Rhythm & Binary

Lego Serious Play Methodology

Recently I went through a session using the Lego Serious Play Methodology for team building. I’ve been through several type exercises before so I expected this to not be that thrilling, but I was surprised.

Being a life long fan of Legos, I instantly identified with the exercise. I spent hours of my childhood and even adolescence playing with both legos and kinex models at home. The idea of building something from nothing and learning how things work was amazing to me. Relating this back to the team building activity I’m talking about, it used that experience of learning and expressing by doing. One of the core concepts behind this process is to unleash the subconscious parts of your mind by working with the bricks in your hands. I know this sounds like both metaphyiscs and science fiction, but it really makes sense. When you work with your hands you use different parts of your brain than you do if you just talk. Working with the Legos in the exercise forces you to conceptualize and build things in ways you wouldn’t have in a regular meeting.

The way the Lego Serious Play Methodology works is basically each team member is given a bag of Legos. Everyone has the same Legos so they all have the same bricks to build with etc. Next the instructor walks the team through a set of exercises that use the bricks. At first you just are given basic things to build without much instruction. Then once you’re familiar with the bricks, you are given tasks to build something that expresses how you feel. Again, I know it sounds like crazy talk but it really works. Working with the team I was with and walking through these exercises really helps to break the ice and express yourself in ways you didn’t before. Further, having the bricks as an expressive medium allows you to explain things that you may not have been able to do as well with words.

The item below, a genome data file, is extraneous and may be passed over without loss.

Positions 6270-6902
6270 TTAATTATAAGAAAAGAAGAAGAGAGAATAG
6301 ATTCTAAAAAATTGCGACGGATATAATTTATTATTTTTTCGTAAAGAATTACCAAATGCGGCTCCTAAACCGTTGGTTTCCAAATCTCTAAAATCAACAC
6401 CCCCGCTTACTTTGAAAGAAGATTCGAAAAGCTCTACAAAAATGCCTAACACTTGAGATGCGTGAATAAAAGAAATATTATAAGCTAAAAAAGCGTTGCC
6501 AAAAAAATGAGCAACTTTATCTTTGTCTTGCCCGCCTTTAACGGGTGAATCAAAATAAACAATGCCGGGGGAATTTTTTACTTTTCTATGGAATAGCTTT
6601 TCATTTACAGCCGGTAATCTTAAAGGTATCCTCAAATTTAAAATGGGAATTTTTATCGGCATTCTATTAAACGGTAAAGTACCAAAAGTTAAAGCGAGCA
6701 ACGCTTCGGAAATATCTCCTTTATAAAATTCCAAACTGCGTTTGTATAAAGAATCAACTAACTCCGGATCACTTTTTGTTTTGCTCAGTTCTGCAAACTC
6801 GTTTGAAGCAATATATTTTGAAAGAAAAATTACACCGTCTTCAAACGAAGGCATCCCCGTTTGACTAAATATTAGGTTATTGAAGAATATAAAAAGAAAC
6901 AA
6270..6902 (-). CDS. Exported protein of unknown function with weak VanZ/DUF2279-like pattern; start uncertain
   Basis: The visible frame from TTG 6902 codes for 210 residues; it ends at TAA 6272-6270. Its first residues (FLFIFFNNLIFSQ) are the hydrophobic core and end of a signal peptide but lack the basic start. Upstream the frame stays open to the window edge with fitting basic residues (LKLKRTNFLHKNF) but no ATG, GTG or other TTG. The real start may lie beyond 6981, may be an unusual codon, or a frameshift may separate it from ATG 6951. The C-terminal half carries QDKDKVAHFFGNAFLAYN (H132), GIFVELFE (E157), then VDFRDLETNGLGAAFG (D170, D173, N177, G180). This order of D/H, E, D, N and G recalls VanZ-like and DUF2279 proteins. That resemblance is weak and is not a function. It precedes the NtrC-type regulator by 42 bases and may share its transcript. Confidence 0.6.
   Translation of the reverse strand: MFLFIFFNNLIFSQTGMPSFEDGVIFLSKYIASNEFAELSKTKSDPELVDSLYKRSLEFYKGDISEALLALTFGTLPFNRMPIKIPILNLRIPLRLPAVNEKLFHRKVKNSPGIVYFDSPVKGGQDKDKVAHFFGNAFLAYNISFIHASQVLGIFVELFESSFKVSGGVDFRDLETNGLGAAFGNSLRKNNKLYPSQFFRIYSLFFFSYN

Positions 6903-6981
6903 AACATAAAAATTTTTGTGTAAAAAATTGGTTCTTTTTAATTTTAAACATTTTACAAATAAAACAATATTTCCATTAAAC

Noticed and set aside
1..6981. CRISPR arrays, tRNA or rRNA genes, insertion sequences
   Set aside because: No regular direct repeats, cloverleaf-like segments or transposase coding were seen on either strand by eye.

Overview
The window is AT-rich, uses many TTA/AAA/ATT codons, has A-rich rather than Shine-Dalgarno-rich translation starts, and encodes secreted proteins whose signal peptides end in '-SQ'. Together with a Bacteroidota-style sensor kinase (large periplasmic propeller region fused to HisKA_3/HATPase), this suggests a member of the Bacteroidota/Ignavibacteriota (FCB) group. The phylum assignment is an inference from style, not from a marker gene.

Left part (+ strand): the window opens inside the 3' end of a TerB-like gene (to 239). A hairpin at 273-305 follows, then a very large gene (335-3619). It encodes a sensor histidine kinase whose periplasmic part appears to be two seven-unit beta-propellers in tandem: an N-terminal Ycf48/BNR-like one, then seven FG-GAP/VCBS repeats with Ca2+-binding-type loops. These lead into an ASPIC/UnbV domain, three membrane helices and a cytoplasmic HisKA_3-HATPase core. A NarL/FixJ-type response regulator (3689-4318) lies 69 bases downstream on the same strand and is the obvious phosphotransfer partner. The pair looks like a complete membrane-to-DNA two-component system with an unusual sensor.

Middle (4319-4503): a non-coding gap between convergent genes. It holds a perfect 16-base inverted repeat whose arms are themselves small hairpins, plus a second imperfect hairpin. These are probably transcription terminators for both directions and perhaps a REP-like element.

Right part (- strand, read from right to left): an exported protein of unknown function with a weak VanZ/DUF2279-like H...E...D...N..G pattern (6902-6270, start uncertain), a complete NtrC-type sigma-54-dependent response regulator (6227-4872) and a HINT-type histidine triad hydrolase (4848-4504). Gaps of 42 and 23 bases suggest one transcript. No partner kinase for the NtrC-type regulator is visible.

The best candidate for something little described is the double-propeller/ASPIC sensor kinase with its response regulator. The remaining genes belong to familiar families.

The other component to this training was that it was just fun. There were no slide decks and no spreadsheets. It was a fun exercise that got your team talking without a lot of the regular forced collaboration you normally see in a business setting. What’s more was that the team I was with got a lot out of the exercise. It wasn’t just a fun day, we actually made progress in being able to talk about how we felt about how our team was doing and ways to improve.

Several large companies use this methodology for development and as a way to work through tasks. I provided the links below with more info on how this works and some of the science behind it.



Check out the video here that gives a good explanation (note I’m not endorsing Rex Associates and only got this video from a quick YouTube search):